In the grand scheme of things, the market cap of Bitcoin is currently around $179 billion.
For example, the market cap of Gold is around $9 trillion, which is 50x the Market Cap of Bitcoin.
Money has certain characteristics.
In my opinion, what makes Bitcoin unique is the fact that it has a finite total supply (21 million) and a predictable supply schedule via the halving events every 4 years, which cut in half the rate at which new Bitcoin is released into circulation.
Clearly, with these properties, it seems likely that Bitcoin could act as a meaningful hedge against inflation.
One of the key strengths of Bitcoin is the fact that the Network is decentralised...
Many people don't know that PayPal originally wanted to create a global currency similar to crypto.
Overall, a speculative thesis would be the following:
Satoshi Nakamoto is one of the most important entities of the 21st Century, and will accelerate the next transition of the human race.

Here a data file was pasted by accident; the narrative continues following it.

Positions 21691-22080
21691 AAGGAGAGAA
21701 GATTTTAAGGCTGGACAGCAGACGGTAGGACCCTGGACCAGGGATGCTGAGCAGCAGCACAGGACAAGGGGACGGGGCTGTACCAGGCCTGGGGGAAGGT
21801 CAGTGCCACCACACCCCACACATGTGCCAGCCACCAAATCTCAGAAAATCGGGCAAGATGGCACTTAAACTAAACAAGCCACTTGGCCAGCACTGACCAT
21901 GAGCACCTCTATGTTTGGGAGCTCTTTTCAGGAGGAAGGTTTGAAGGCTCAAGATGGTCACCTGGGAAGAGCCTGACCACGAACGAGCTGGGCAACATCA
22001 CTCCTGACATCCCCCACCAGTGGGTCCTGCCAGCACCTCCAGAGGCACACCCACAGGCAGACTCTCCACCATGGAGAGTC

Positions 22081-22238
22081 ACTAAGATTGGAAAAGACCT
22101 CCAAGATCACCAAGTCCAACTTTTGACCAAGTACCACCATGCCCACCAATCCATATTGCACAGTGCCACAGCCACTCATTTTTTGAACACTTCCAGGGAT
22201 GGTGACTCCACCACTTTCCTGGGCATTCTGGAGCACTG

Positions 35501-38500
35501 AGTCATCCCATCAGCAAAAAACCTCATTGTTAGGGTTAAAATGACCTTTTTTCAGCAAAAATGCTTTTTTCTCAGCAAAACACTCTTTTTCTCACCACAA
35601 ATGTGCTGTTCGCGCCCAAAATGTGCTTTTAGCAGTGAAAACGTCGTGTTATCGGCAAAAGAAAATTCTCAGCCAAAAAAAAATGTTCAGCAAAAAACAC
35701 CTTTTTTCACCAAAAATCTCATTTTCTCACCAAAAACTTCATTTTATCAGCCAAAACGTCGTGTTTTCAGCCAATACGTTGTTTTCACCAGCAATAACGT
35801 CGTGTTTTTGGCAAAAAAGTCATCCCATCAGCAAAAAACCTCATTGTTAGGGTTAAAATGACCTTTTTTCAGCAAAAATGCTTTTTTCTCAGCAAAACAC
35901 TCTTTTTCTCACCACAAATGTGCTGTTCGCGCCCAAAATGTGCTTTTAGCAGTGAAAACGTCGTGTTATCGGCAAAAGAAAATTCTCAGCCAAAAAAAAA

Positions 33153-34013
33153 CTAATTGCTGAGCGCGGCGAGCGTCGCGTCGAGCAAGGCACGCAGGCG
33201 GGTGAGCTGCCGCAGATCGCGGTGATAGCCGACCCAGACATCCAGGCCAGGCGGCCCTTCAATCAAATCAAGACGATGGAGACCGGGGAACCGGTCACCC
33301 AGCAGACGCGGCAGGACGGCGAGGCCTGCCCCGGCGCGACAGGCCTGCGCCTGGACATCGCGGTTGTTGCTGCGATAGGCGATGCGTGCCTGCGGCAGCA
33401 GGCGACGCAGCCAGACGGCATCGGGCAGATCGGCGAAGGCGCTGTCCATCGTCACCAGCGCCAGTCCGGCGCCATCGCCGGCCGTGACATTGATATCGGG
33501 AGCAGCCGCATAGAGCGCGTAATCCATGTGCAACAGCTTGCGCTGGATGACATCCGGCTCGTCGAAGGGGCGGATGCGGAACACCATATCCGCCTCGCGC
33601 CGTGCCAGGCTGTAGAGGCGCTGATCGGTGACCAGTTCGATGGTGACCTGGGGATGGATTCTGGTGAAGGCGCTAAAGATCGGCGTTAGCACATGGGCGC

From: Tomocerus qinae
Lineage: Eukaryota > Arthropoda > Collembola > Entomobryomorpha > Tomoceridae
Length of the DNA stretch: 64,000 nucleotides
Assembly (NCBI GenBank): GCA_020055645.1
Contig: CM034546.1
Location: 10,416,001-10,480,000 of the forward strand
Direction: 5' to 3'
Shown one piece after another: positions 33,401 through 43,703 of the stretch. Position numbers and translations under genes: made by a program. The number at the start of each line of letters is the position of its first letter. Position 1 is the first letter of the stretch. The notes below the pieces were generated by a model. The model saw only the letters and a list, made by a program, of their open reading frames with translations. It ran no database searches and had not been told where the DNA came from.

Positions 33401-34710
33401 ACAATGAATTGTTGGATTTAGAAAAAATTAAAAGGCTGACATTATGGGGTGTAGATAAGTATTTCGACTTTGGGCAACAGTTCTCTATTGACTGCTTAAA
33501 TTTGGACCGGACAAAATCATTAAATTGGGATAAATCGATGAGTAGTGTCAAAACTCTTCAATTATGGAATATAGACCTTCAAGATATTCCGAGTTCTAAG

Trusted third parties are security holes.
Bitcoin is the catalyst for Finance 2.0, whereby value transfer is conducted in a more meritocratic and decentralised fashion.
In 1964, Russian astrophysicist Nikolai Kardashev designed the Kardashev Scale.
At the time, he was looking for signs of extraterrestrial life within cosmic signals.
The Scale has three categories, which are based on the amount of usable energy a civilisation has at its disposal, and the degree of space colonisation.
Generally, a Type 1 Civilisation has achieved mastery of its home planet (10^16W);
A Type 2 Civilisation has mastery over its solar system (10^26W);
and a Type 3 Civilisation has mastery over its Galaxy (10^36W).
We humans are a Type 0 Civilisation on this Scale.
Nonetheless, our exponential technological growth in the few decades indicates that we are somewhere between Type 0 and Type 1.
In fact, according to Carl Sagan's interpolated Kardashev Scale and recent global energy consumption, we are about 0.73.
Physicist Freeman Dyson estimated that within 200 years or so, we should attain Type 1 status.